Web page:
New York State’s newly completed Cannabis Control Board (“CCB”) had its first public meeting Tuesday, pledging to move forward in filling out the Office of Cannabis Management (“OCM”) and drafting rules and regulations. Chairwoman Tremaine Wright noted that it would be a priority of CCB and OCM to make up for lost time following the delay from the gubernatorial transition from Andrew Cuomo to Kathy Hochul.
Late last month, Governor Hochul appointed the final two members to the CCB, Reuben R. McDaniel, III and Jessica Garcia. We discussed the previous CCB appointments in my previous blog, NEW YORK FILLS 2ND AND 3RD SEATS ON 5-MEMBER CANNABIS CONTROL BOARD. Mr. McDaniel is the president and CEO of the Dormitory Authority of the State of New York, the State’s public finance and construction authority, and has over 30 years of experience in investment banking and financial services. Ms. Garcia is a social worker by training with years of involvement in the immigrant rights community, and she is currently a union leader from the Retail, Wholesale Department Store Union, UFCW, which represents food workers and non-food retail.
At the Business of Cannabis conference in Manhattan last Wednesday, New York State Senator Liz Krueger, one of the primary sponsors of the Marijuana Regulation and Taxation Act (“MRTA”), called the new CCB and OCM leadership the “dream team,” as it’s clear that Governor Hochul gave great deference to the recommendations of Senator Krueger and Assemblywoman Crystal Peoples-Stokes, the other primary MRTA sponsor. Another industry leader speaking at the conference, Kristin Jordan of Park Jordan, lauded the CCB appointments as a clear signal that New York’s adult-use cannabis rollout is putting “New Yorkers first and small businesses first.” Numerous conference speakers also voiced strong approval of Axel Bernabe staying on as a key OCM staff member.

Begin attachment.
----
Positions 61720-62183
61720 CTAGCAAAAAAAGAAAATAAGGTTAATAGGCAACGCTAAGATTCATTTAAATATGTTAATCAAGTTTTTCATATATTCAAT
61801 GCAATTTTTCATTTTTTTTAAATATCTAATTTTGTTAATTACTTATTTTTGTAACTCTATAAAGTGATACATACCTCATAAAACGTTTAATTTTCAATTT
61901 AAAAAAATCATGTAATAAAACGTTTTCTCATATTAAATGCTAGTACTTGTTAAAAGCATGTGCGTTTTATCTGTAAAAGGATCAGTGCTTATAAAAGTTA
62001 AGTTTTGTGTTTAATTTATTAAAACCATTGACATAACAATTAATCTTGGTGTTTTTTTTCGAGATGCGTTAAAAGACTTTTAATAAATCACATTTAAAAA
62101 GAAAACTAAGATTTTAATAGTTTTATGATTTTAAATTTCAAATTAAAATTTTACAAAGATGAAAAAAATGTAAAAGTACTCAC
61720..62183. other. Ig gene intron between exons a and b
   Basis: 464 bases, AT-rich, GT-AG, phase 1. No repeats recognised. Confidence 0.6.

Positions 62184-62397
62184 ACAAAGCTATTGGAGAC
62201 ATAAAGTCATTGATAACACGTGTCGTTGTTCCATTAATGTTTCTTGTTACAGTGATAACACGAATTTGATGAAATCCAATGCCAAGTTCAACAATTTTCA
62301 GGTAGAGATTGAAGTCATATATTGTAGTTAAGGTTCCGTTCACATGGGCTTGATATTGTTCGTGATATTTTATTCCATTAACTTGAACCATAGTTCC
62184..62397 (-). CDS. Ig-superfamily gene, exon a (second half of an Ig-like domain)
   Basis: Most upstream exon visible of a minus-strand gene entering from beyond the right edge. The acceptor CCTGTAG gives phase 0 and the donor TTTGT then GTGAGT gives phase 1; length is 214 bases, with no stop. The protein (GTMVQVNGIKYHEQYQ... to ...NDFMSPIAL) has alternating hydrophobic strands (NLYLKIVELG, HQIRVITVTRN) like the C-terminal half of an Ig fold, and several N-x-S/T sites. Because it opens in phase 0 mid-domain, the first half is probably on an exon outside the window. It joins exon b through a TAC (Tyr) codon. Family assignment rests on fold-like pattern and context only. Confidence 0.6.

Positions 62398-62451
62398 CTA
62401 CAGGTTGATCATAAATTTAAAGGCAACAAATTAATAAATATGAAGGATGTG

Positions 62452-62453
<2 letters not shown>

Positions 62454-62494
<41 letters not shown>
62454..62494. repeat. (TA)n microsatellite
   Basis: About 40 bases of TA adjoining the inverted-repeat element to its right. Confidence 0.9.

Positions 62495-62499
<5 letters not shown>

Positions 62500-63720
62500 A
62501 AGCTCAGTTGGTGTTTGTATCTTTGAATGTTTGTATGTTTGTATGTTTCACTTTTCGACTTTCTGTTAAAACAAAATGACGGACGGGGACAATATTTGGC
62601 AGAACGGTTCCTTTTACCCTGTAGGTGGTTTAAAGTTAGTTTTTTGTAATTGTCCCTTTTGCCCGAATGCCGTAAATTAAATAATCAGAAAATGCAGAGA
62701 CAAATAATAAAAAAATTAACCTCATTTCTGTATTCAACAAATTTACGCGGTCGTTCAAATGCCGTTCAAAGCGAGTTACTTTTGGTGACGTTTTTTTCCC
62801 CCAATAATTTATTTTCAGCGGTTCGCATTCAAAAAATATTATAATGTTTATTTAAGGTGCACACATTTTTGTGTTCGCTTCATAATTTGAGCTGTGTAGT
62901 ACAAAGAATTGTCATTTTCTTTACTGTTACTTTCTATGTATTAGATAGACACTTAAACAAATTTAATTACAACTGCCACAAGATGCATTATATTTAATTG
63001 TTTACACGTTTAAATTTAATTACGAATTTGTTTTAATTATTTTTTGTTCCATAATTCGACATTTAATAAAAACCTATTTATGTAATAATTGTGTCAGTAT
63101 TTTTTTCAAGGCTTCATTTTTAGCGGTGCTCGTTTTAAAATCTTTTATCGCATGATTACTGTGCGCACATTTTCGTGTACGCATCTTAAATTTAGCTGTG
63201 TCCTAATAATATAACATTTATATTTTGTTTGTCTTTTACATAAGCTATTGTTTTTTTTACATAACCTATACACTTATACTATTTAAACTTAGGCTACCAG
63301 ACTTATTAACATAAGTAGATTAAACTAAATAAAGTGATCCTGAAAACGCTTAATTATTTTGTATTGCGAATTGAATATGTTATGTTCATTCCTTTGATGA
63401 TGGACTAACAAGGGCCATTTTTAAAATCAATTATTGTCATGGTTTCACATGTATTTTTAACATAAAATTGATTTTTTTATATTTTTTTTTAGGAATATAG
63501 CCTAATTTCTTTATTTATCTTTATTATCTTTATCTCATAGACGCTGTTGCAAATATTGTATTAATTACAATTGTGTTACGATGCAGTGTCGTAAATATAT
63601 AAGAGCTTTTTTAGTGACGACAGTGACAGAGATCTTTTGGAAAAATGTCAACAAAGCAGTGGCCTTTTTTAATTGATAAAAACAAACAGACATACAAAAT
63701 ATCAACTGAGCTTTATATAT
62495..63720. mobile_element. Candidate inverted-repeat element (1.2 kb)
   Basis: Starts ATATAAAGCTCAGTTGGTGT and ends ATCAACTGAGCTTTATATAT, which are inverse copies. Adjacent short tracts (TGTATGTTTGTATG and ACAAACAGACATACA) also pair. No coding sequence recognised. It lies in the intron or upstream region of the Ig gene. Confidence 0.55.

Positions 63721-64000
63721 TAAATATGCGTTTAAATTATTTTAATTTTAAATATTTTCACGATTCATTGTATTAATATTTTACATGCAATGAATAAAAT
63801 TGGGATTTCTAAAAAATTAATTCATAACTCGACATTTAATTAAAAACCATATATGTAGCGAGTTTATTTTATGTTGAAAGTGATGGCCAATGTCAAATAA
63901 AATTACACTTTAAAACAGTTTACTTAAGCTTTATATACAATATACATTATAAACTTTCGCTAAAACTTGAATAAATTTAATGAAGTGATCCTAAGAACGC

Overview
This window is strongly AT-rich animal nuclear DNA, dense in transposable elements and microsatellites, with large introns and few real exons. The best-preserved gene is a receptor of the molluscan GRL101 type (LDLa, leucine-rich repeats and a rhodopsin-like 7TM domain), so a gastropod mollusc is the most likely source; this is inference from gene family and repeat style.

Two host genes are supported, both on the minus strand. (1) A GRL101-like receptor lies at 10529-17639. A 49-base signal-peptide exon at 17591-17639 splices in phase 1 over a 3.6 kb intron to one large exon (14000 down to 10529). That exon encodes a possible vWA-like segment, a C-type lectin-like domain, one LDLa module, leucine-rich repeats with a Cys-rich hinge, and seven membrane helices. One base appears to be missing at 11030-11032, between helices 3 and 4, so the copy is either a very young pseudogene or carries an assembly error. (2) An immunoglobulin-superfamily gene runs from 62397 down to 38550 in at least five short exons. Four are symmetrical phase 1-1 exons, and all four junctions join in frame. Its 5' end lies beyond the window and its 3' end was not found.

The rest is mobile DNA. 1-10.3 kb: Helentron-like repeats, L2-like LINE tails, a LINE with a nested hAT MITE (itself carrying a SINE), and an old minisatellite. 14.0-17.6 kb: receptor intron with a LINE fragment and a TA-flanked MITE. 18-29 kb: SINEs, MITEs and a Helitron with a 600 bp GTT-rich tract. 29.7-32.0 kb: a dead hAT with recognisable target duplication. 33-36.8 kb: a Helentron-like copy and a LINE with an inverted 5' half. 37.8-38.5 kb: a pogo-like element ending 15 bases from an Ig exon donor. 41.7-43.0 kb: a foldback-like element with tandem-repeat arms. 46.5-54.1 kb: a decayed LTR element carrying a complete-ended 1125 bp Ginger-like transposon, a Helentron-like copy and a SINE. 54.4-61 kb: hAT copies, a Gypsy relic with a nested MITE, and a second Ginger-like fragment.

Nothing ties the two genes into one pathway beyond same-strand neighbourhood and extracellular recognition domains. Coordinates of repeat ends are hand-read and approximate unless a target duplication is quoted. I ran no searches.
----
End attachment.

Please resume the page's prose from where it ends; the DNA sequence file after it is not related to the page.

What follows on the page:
The CCB’s first meeting consisted mostly of confirming appointments, including the appointment of the OCM’s Chief Equity Officer to oversee the program’s social and economic equity efforts, as well as the expansion of the existing medical cannabis program to allow prescription of whole flower by any practitioner licensed to prescribe controlled substances. The CCB also announced the kick-off of a public education campaign, but they did not provide further detail on developing the adult-use regulatory scheme.
So, how will New York’s cannabis leadership work together to implement the MRTA and when will draft regulations come out? We do not yet know, but we do know that Governor Hochul’s office has assembled a team that is diverse both in its racial and ethnic makeup and its areas of experience and expertise, has the backing of the local and regional cannabis community, and is committed to working quickly to open the new market in an equitable way. A full transcript of the CCB’s meeting, as well as announcements of future meetings, can be found here.